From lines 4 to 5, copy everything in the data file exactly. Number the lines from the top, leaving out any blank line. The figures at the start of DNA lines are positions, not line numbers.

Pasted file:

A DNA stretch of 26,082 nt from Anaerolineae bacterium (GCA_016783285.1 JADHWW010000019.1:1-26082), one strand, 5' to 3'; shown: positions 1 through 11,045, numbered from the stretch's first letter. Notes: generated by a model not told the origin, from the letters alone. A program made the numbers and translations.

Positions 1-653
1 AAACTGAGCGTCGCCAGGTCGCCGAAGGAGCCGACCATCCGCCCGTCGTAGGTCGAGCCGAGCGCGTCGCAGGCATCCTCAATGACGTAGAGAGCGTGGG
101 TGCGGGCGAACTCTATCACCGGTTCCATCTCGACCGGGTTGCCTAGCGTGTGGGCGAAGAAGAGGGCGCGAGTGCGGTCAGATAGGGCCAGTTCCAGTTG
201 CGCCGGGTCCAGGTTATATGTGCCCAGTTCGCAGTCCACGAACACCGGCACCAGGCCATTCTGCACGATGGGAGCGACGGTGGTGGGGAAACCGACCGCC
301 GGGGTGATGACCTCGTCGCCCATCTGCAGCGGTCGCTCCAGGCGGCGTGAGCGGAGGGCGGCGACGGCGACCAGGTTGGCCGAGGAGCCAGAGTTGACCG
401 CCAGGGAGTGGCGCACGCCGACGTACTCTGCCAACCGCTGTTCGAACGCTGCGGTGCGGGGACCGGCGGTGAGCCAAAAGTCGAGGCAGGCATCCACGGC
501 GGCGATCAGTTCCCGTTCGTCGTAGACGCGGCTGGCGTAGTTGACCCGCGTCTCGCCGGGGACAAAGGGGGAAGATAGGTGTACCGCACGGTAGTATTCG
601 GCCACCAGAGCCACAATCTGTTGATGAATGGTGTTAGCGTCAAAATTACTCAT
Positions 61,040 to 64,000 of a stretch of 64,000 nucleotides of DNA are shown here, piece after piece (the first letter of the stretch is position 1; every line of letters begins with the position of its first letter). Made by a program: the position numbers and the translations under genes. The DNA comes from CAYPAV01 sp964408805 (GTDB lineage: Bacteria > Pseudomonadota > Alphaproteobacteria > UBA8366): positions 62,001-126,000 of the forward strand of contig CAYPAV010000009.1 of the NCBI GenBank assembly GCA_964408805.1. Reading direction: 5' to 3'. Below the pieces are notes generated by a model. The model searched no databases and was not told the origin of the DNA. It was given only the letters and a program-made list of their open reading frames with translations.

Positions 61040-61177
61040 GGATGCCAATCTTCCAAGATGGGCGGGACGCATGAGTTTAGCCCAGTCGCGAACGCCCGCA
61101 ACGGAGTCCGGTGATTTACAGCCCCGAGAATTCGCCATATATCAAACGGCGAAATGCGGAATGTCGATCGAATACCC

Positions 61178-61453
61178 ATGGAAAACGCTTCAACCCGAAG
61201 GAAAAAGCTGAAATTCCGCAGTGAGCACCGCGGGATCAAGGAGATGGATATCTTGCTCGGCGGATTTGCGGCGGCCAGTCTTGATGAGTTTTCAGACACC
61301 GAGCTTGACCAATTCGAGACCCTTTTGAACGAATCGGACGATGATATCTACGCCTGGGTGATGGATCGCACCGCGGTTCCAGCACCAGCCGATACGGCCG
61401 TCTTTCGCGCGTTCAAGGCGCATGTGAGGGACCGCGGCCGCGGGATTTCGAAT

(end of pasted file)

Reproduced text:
101 TGCGGGCGAACTCTATCACCGGTTCCATCTCGACCGGGTTGCCTAGCGTGTGGGCGAAGAAGAGGGCGCGAGTGCGGTCAGATAGGGCCAGTTCCAGTTG
201 CGCCGGGTCCAGGTTATATGTGCCCAGTTCGCAGTCCACGAACACCGGCACCAGGCCATTCTGCACGATGGGAGCGACGGTGGTGGGGAAACCGACCGCC